The ‘MARI LWYD’ has now passed into the realms of legend and folk lore and no one can tell when the custom started. The name was one thought to be associated with ‘holy Mary’ for originally the event was carried out by mummers dressed in all sorts of clothes, three of who were supposed to represent the Virgin, Joseph and the infant Jesus. Gradually the religious significance was dropped and the chief characters became a man dressed in a white sheet with the skull of a horse on his head, two characters called the ’Leader’ and the ’Sergeant’ and a knock-about pair called ‘Punch and Judy’. The custom is now assumed a nightmarish aspect and Dr. Iorwerth Peate believes the real translation of ‘Mari Lwyd’ is the ‘the grey mare’- with nightmare attributes.
The event took place at Christmas. The skull of the horse, having been buried in the ground for a whole year to whiten it, was bedecked with ribbons, papers and streamers. The joints of the jaw were wired so that the lower bones could be moved up and down whilst the eye sockets were filled with coloured glass. Sometimes a lantern would be placed inside the skull giving the whole thing a bizarre and frightening appearance. The ‘Mari Lwyd’, accompanied by a large party of men and youths carrying flaming wooden brands, would tour the streets of a village. The men specially chosen for their quick wit and ability for instant rhyme, would demand entrance into a house. The door would be knocked and a request for hospitality made. If the occupant was wise he would keep the door barred, whereupon the singers of the party would break into song, usually lament about the hard fate of the poor mid-winter. The ‘Leader’ would then ask for food and drink but the householder would continue to plead poverty. This started a conflict in verse, either sung or recited, both parties giving as good as they got. Riddles were asked and, if un-answered, the door had to be opened and the feast began. Once inside the ‘Mari Lwyd’ made great sport, paying particular attention to the ladies, nudging and biting them in their tender parts. ‘Punch and Judy’ would have a battle, usually with brooms and, after much revelry, money would be given to the ‘Mari Lwyd’ or the whole party denuded the house of food and drink.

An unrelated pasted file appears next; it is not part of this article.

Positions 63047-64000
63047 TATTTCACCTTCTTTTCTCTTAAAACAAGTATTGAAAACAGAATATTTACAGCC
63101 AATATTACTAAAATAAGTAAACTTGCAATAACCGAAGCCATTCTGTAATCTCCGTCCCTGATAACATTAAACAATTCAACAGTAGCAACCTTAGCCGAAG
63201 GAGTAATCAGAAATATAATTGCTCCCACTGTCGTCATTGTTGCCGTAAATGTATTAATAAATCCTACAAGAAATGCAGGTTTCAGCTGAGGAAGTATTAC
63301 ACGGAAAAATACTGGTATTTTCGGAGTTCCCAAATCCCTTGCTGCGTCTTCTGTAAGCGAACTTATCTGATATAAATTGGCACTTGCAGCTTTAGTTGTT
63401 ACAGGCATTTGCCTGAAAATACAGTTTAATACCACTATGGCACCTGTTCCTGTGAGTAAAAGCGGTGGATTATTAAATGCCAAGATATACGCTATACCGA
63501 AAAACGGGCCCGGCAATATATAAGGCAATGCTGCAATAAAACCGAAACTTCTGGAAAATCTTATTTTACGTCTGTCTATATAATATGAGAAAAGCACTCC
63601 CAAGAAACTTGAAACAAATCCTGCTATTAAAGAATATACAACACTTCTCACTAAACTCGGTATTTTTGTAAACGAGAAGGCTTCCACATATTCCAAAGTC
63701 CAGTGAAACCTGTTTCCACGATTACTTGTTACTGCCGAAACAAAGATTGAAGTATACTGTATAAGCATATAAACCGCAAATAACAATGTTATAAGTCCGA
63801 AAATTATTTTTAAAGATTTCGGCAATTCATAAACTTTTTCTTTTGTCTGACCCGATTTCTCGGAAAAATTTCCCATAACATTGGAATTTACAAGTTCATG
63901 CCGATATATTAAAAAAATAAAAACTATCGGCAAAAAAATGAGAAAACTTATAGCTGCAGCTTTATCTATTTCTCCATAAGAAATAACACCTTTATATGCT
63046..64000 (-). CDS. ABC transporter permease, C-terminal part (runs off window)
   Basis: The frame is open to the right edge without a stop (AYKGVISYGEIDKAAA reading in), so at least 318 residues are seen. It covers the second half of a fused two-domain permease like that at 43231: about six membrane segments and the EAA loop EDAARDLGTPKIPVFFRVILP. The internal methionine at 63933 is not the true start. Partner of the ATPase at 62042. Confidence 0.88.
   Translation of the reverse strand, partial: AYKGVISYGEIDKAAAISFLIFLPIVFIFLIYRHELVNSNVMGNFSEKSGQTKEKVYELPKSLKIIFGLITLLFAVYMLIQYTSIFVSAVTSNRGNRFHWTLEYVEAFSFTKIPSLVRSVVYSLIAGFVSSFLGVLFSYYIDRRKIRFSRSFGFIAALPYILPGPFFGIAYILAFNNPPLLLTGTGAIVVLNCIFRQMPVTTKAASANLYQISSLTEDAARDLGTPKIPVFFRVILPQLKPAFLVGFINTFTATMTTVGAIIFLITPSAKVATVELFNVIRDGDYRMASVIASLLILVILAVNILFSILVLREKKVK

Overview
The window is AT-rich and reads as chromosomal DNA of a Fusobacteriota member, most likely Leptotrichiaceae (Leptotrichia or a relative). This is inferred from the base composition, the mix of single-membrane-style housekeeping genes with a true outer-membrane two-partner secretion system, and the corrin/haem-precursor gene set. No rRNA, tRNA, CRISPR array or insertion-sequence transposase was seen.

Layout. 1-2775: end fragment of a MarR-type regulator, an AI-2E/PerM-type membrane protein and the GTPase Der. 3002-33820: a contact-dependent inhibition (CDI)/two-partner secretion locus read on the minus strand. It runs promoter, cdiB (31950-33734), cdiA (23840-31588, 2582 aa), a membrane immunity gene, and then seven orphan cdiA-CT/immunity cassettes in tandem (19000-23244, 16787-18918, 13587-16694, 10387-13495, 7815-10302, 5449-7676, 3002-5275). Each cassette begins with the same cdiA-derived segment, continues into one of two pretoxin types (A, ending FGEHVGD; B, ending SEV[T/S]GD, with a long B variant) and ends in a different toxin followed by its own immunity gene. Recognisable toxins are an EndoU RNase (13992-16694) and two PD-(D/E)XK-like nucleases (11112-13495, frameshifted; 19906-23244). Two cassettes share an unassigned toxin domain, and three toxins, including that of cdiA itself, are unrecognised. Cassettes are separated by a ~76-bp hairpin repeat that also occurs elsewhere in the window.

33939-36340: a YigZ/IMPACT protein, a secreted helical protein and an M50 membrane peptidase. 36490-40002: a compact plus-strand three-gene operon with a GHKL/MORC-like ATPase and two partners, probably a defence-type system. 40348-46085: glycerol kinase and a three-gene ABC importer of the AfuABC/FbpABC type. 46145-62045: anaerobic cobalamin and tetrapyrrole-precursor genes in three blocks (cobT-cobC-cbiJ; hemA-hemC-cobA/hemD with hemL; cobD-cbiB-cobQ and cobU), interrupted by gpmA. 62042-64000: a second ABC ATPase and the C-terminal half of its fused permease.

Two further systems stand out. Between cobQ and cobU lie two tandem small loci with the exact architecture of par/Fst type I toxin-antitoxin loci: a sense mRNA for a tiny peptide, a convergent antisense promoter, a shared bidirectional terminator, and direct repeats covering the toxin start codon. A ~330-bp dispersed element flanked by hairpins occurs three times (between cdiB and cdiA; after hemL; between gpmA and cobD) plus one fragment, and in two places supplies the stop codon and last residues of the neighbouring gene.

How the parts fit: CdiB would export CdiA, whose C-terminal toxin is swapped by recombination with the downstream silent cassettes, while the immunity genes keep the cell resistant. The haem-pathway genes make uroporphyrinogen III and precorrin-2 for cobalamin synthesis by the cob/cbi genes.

If the ‘Mari Lwyd’ were badly treated the men were entitled to force an entry and then the custom sometimes degenerated into a ransacking . *Indeed, the event which originally was eagerly anticipated by the villagers and enjoyed by all was gradually spoiled by a rough element that crept in. The wit and singing were forgotten and the ‘Mari Lwyd’, in many areas, became nothing more than invasions of privacy by gangs of unruly youths; so much so that the processions were often greatly feared.
The writer who many years ago, once saw an elderly relative have a heart attack at the sudden appearance of the ‘Mari Lwyd’ at a house in Porthcawl, has never been sorry that the custom has died away, though he has since heard that the ‘Mari Lwyd’ has been revived in Llangynwyd, near Maesteg.*
(The photograph above shows Sianco’r Castell and others with ‘Y Fari’ or 'Mari Lwyd ' in Llangynwyd circa 1904)
Here you can listen to a version of 'Y Fari Lwyd' recorded in 1953
*These views are not mine but they are the views of the author*
The Legends of Porthcawl and the Glamorgan Coast
Author: Alun Morgan
Author: Alun Morgan
Illustration by Margaret Wooding